Many runners think if they can run fast, they are running efficiently, which isn’t the case. In fact, Figueroa recommends runners slow down to learn how to run farther, faster. “Slow down and wear a heart rate monitor to train smarter, not harder,” suggests Figueroa. Set your heart rate monitor to keep your running at a desired pace, and then don’t exceed that set pace. Your body will adapt, and then you’ll be able to run more comfortably at this pace, meaning you will be able to run faster without pushing any harder.
o Work Up to Running Farther, Faster
Build your run one block, or one minute at a time, says Figueroa. Walk between running intervals and recover actively. You can work on speed or form and technique during your “work intervals” and then recover with an easy jog or power walk in between. Interval training can provide you with faster results in the same amount of time.
Don’t Get Stuck on the Odometer
Running three, five or even 26 miles doesn’t really tell you if there is any progress in your run, says Figueroa. Instead, track the amount of time that you’re running and monitor your intensity using a heart rate monitor.
Do Run for Time
Try to improve covering the same distance in less time. For example, set your workout to run for 30 minutes and see how much distance you can cover instead of running for four miles harder than you can safely run, suggests Figueroa. The more you train, the easier your runs will become. You can either cover the same distance with greater ease, or maintain the same intensity and run farther in the same amount of time.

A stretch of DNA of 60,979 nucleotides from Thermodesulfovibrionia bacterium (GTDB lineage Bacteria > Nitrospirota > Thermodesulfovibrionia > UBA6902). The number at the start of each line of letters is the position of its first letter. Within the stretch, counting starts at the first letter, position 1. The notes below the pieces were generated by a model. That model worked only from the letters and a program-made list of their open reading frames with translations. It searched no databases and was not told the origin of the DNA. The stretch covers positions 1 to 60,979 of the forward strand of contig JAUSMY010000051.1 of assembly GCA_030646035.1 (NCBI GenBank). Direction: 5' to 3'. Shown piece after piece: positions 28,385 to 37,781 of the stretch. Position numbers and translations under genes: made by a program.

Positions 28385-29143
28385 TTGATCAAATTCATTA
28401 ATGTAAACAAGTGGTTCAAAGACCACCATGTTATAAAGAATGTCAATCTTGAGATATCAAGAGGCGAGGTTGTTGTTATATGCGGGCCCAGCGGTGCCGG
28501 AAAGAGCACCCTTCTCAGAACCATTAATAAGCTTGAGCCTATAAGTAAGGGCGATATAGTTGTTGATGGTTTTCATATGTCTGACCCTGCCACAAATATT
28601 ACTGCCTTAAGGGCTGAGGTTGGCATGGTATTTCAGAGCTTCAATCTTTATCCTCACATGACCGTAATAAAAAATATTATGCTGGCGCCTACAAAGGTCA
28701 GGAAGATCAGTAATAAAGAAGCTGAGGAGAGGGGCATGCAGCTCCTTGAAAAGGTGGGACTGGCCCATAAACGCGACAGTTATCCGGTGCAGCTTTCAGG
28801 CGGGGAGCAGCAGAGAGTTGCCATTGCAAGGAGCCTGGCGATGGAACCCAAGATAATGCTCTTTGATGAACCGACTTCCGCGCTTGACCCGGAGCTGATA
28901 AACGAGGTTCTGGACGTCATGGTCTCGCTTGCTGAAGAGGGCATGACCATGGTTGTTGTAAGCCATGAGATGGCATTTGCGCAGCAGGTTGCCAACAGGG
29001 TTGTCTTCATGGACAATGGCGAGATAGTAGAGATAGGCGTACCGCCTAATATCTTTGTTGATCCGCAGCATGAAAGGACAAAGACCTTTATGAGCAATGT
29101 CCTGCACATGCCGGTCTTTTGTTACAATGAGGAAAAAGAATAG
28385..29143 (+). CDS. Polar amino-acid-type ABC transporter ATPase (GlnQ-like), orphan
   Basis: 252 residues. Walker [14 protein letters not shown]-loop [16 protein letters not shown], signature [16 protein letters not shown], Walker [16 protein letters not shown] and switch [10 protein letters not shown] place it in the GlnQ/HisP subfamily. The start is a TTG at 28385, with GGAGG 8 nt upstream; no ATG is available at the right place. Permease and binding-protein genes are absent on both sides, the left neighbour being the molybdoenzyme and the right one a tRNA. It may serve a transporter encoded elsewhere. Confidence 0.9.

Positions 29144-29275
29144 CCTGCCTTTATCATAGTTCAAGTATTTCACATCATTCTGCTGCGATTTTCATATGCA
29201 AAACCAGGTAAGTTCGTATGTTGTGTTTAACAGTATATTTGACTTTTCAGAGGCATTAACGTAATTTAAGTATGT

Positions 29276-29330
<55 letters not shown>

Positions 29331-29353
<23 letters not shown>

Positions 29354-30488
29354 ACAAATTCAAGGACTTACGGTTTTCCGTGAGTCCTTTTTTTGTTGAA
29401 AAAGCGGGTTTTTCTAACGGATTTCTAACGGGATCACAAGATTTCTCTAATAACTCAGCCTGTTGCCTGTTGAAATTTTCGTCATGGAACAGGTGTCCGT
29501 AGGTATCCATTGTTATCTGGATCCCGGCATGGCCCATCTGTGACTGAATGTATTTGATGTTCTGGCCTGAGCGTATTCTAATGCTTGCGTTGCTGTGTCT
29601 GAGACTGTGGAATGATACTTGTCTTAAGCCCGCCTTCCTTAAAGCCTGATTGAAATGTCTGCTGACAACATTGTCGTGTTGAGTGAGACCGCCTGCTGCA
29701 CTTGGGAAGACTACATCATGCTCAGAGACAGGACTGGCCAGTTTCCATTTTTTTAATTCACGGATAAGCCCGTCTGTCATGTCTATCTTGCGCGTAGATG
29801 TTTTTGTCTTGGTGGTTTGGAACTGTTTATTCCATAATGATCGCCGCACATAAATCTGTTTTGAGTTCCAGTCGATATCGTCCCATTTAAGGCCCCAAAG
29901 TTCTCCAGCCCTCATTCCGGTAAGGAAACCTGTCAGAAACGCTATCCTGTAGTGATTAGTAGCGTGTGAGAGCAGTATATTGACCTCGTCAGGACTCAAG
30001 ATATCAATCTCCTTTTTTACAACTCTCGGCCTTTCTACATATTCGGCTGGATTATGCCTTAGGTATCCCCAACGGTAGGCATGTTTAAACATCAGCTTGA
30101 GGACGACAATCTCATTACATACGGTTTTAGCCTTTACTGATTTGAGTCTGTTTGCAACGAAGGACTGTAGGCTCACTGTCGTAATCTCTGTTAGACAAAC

Improve Your Running Posture
Hold your head high, centered between your shoulders, and your back straight. Focus your gaze ahead of you instead of straight down. Relax your jaw and neck. Keep your shoulders relaxed and parallel to the ground.
Use Your Arms and Hands
Lightly cup your hand as though you were holding an egg. Keep your wrists loose. Bend your elbows at approximately a 90-degree angle with your hands gliding past your waistline. As your arms pump along your sides, your elbows should swing somewhere between your chest and waistline. Pumping your arms at a faster rate will allow for faster leg turnover.
Change Your Breathing
Deep abdominal or “stomach” breathing is ideal for running. To practice belly breathing, lie flat on your back with a book on your abdomen. Slowly inhale as you watch the book rise, and then lower the book by slowly exhaling.
Watch Your Foot-strike
Foot-strike refers to how, where, and when the foot hits the ground. Your foot should strike the ground from heel to toe. This will help prevent injury from over pronation or supination.
Run to the Hills
While going uphill, pick up your knees and shorten your stride while increasing your stride rate. Pump your arms at a slightly faster pace, keeping in mind that the steeper the hill, the more arm motion you will need to climb uphill. Lean into the hill as if you were on skis.
While running downhill keep your body at the same angle as the hill and lower your arms. Try to land lightly on the ball of your foot.
Keep in mind…whether you’re walking, hiking or running…it beats being in a car!